Up the I-35 corridor, New Braunfels ranked fifth across the nation with 8.3 percent growth in that time. The suburb gained 7,538 new residents — putting it at a new total population of 98,857.

Georgetown, just north of Austin, came in at number one. Its population increased by 10.5 percent from July 2020 to July 2021, with 7,193 new residents. At that rate of growth, the city's population would double in less than seven years, according to the Census Bureau.

Leander, also north of Austin, wasn't far behind Georgetown with its 10.1 percent population growth. Leander is about 12 miles away from Georgetown and saw 6,159 people move there.

Two cities in Arizona, Queen Creek Town and Buckeye, came in third and fourth place on the fastest-growing cities list, respectively. Both are suburbs of Phoenix.

The nation's fastest-growing large cities are overwhelmingly located in the West and the South.

Moving closer to family was a major part of what brought Jose Borquez, 62, and his wife to San Antonio from Portland in July — two of their five kids live in town. Borquez also said the warmer weather is beneficial for his wife's health; even so, the pair plans to travel to cooler destinations during the hottest times of the year.

Borquez said he has been happy with how many kind people he has met since moving to the area.

But, as was the case with Koock, jobs were a major part of what has drawn people to the city in recent years.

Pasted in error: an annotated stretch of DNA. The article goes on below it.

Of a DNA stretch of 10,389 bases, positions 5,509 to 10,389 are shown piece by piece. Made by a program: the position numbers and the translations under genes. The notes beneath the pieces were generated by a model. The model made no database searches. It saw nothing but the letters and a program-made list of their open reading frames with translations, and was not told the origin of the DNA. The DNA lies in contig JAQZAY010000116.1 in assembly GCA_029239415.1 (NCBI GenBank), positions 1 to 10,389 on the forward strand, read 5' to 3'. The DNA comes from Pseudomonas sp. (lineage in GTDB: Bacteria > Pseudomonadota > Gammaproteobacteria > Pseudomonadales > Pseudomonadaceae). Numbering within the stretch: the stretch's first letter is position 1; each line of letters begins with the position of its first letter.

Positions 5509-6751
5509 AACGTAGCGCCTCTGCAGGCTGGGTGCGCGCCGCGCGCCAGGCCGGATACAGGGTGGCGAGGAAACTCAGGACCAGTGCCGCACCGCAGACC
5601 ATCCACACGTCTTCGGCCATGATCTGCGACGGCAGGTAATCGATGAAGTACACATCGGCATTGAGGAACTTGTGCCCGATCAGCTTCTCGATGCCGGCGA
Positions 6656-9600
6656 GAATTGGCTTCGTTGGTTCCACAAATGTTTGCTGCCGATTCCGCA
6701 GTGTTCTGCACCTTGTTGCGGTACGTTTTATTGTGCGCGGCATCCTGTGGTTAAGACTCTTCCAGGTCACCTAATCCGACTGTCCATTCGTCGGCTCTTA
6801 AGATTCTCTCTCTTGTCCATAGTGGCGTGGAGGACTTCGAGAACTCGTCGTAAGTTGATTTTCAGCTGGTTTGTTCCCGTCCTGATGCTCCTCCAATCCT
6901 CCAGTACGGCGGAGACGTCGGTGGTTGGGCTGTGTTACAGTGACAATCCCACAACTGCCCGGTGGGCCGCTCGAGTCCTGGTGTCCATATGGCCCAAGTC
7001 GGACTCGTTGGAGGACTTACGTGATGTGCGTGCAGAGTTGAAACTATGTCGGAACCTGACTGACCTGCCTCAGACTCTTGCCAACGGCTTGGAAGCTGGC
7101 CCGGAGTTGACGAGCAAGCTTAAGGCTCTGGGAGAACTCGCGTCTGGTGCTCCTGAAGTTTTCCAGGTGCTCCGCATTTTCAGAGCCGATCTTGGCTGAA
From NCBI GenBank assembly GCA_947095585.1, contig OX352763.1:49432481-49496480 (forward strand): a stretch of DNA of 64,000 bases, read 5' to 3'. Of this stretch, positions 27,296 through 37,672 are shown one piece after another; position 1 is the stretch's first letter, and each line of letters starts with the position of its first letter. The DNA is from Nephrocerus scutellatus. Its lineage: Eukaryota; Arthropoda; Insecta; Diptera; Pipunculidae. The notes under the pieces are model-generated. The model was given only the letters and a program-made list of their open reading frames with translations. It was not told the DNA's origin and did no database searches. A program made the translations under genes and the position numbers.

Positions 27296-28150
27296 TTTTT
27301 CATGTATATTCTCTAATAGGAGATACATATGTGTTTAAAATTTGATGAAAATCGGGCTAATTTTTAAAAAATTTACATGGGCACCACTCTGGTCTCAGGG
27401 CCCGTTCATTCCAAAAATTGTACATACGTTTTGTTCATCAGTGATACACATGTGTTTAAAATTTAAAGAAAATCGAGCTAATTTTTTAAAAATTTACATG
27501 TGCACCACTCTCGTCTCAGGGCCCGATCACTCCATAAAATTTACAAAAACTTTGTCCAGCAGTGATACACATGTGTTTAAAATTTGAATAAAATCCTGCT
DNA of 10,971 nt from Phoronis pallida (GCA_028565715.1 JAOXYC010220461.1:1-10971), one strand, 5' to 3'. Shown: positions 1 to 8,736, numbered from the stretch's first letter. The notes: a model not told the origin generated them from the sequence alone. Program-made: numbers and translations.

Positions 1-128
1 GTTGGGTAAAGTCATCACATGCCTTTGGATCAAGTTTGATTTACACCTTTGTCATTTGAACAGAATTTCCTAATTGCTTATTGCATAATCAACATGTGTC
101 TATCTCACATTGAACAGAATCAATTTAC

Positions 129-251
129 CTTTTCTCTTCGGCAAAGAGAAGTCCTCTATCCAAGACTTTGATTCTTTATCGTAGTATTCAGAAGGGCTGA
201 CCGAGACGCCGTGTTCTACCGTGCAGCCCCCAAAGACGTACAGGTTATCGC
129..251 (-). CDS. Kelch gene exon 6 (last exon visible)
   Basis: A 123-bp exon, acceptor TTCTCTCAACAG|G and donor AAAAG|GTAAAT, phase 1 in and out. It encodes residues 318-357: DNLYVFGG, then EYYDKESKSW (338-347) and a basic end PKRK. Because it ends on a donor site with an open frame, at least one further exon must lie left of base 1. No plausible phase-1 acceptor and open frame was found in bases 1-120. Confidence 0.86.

Crystal Longoria, 35, moved to San Antonio with her husband and their 5-year-old-daughter in June 2020. Longoria's husband — who now works in carpentry at a cabinet shop — had been in construction in California, but he struggled to find work close enough to housing they could afford.

Longoria said she is glad to now live in a city where her husband can get to work easily and she can take their daughter to fun attractions like the zoo with a shorter drive.

Raphael Finn, an electrical engineer for the air force, has moved around the country several times for work. He moved from Denver to San Antonio's West Side about a year ago for his job and because his girlfriend lives in town.

Finn, 65, said he lived in Florida on and off for about 30 years. He said he will probably move again soon, but San Antonio may end up being where he returns after retirement.